Since the beginning of time, the only way to communicate (other than by sending a messenger with a carrier pigeon) was to do it face to face in the same place. It’s this premise upon which the military’s hierarchical, command-and-control models of organisation were formed.
The top soldier issues a command to the next layer down, who, in turn, take the message, meet with their subordinates, convey their interpretation. So, the messages transmit down and sometimes up the organisation.
Anyone who screwed up was disciplined and, at worst, killed. Presence, hierarchy, command and control – it became the blueprint organisational thinking.
And then came the global pandemic.
After the initial shock, a number of things became apparent. Firstly, leaders and C-suite folks found they could communicate directly with the workforce, using Zoom, Teams and Hangouts as a broadcast mechanism. They could receive questions and feedback in real time and have a real dialogue with people at the coal face.
The C-suite was no longer dependent upon the middle management community for reliably and authentically communicating their message to the troops. And no longer were shop floor frustrations hidden from the C-suite by managers air brushing upward.
Secondly, senior leaders learned that, in many cases, employees felt more engaged by ‘people managers’ who made an effort to talk with them more. They learned that their dressed-down managers were human just like them, with fridge magnets, pets and kids. Power distance was slashed.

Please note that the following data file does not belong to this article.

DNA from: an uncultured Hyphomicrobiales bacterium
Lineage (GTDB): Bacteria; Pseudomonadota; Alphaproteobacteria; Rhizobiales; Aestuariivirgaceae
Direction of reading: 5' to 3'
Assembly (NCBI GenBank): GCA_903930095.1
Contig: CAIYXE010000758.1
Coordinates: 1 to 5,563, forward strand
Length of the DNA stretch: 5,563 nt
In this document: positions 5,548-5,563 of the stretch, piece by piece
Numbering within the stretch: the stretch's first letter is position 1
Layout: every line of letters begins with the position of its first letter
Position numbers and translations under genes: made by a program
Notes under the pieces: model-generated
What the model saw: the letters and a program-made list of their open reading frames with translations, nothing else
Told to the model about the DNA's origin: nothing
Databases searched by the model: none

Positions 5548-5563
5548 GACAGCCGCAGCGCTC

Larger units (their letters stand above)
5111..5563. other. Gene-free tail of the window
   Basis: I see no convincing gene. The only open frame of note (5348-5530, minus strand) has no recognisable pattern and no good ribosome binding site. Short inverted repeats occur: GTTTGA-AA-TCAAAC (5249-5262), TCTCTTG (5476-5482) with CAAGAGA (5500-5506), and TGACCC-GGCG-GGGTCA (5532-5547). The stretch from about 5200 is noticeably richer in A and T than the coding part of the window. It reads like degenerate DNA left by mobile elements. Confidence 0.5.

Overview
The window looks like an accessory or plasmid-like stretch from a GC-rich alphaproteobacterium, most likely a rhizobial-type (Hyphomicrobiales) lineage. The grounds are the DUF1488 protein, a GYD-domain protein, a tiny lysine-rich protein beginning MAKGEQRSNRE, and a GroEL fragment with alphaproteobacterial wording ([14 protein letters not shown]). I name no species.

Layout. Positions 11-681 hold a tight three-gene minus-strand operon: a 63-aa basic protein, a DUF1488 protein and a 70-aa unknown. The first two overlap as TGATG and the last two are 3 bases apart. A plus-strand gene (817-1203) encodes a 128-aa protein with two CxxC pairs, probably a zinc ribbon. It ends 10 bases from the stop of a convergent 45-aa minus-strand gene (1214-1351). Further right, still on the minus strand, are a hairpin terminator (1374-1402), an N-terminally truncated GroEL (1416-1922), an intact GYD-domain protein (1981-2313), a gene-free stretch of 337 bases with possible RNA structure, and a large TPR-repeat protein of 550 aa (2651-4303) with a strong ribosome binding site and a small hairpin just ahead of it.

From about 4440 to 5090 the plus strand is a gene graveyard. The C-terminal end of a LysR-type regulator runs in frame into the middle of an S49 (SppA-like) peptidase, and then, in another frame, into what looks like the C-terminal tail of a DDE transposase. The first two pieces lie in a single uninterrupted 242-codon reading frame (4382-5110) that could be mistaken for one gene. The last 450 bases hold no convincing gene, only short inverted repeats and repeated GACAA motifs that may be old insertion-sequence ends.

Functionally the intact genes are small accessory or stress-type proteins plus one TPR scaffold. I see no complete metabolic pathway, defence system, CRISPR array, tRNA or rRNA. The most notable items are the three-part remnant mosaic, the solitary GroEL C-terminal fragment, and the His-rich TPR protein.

Thirdly, senior leaders learned that people, given clarity of direction and enough support, could be trusted to get on with their work without constant monitoring and supervision. You didn’t actually have to see people with their heads down to know they were working.
The battle within
In the upper echelons of most organisations, there is a quiet battle going on between leaders who have been schooled and successful in the old world and those who have tasted greater freedom, reduced costs, less travel, and other benefits.
The people associated with the past want to return to the cosy world of command and control. The rest want a new balance that gives better outcomes for all. At its heart the issue is about trust because the old models were based on controlling rather than trusting.